BRITAIN’S Equalities and Human Rights Commission called last Saturday for an urgent independent probe into claims that the security services were complicit in the torture of more than 20 terror suspects.
The call came a day after a court heard that police were already investigating allegations that the services were complicit in the abuse of Britain’s last remaining Guantanamo Bay detainee, Shaker Aamer.
The Equalities and Human Rights Commission made the call in a letter to Justice Secretary Jack Straw.
The call follows the Court of Appeal’s release of evidence showing that MI5 was briefed in detail at the time about the deliberate ill-treatment of British resident Binyam Mohamed by the US. This included sleep deprivation, threat of rendition and shackled interrogation. The government had sought to prevent the Court from publicly disclosing this evidence.
In the letter to the Secretary of State, Jack Straw, the Commission outlined its concern that Binyam Mohamed may not be an isolated case now that twenty-four other allegations have come to light.
The letter calls for an independent investigation to determine whether senior officials and ministers turned a blind eye to the use of ‘enhanced interrogation techniques’ by the US and the systematic use of torture by the Pakistani Intelligence Services, amongst others.
More than 20 allegations, involving British residents and citizens, have been reported by the United Nations, the UK Parliament’s Joint Committee on Human Rights and international human rights organisations. This includes a UN Human Rights Council report, published last month, which made allegations against the UK of complicity in torture used during interrogations.
Two cases of alleged complicity in torture are being investigated by the police but, as yet, no charges have been brought. The Commission is concerned that, beyond the complainants’ own accounts of their experiences, any corroborative evidence lies in the hands of the government’s own agencies and, in particular, the security and intelligence services themselves.
Any independent review needs to be robust, open and thorough and satisfy the following, the Commission said:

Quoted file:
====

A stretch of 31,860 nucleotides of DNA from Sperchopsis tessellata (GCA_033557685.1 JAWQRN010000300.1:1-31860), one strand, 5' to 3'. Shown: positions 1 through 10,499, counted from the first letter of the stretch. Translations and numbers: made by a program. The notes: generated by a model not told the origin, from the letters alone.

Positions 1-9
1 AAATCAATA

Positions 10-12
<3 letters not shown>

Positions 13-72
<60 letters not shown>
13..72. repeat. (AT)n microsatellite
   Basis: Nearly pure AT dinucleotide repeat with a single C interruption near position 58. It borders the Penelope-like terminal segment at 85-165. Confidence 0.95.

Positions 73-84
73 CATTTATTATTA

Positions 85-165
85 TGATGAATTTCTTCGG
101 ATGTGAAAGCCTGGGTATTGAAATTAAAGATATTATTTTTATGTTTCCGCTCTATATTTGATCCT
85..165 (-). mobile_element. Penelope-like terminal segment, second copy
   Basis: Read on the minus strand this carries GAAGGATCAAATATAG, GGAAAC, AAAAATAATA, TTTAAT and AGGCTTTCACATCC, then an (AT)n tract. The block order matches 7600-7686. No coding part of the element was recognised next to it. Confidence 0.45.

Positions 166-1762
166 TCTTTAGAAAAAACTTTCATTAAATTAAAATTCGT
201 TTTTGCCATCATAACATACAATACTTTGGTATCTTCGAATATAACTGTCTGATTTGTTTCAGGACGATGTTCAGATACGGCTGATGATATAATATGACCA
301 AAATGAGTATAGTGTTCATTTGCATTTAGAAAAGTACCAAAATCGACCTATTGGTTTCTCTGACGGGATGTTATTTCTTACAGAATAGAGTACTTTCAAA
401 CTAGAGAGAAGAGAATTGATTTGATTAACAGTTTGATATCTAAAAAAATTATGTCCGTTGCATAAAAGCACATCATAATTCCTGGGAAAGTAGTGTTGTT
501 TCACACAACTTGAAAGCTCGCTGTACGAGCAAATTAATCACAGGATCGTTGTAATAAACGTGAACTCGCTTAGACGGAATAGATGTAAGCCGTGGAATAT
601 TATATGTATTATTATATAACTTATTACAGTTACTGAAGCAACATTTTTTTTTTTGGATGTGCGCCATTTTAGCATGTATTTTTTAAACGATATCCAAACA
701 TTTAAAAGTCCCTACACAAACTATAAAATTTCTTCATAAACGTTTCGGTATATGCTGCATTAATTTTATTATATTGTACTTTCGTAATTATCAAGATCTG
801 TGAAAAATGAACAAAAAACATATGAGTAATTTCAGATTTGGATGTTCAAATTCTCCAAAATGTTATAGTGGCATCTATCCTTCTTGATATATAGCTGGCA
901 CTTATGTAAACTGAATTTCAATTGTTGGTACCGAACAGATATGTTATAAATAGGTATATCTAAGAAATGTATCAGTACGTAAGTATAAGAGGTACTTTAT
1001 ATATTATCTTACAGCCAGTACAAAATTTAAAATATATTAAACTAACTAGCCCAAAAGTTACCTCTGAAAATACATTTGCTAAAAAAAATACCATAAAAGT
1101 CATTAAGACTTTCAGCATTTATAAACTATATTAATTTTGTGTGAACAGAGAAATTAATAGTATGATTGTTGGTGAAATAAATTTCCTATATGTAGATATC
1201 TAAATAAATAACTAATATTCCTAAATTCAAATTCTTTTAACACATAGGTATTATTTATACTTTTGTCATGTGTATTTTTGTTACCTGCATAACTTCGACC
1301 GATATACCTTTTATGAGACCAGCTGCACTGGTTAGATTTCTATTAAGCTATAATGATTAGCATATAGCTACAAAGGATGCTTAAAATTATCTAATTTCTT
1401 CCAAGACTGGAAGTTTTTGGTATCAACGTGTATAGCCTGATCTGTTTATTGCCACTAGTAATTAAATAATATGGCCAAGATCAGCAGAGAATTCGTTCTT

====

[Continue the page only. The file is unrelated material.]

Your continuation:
• those carrying out the review are given complete access to all relevant materials;
• the review team are completely independent of Government and appointed via a transparent and independent process;
• the review will be as open and transparent as possible, put as much material in the public domain as possible and hold as many evidence sessions in public as possible; and
• the findings of the review will be published as soon as possible with as little concealed for national security reasons as is practical.
Trevor Phillips, Chair of the Equality and Human Rights Commission, said:
‘Torture contravenes UK and international law and the values that Britain upholds.
‘Ministers and government agencies are facing very serious allegations of knowing that UK citizens were being tortured, failing to take action to stop that torture and supplying questions to be used in the interrogation of men who were subjected to a high level of ill-treatment.
‘Given the UK’s role as a world leader on human rights it would be inexplicable for the government not to urgently put in place an independent review process to assess the truth, or otherwise, of these allegations.
‘The Commission is concerned that the government has already sought, via the courts, to suppress evidence of its agency’s knowledge of the torture of Binyam Mohamed. The government must take the opportunity of an independent review to be as open and transparent with the public as possible.’
On Friday, the High Court heard that British detectives had applied for the release of secret documents related to their inquiries about Guantanamo inmate Shaker Aamer, held at the US detention camp on Cuba since February 2002.
Aamer’s lawyer Richard Hermer said police had gone to the London offices of his solicitors on Wednesday.
‘It became apparent they are now investigating allegations raised by Mr Aamer into the alleged complicity of the UK security service in his mistreatment,’ he said.
Aamer, 42, was born in Saudi Arabia but is a permanent British resident and is married to a British national who lives with their four children in London.
His lawyers told the court last year that government documents included evidence that British intelligence officers were present on at least two occasions when he was tortured but failed to help him.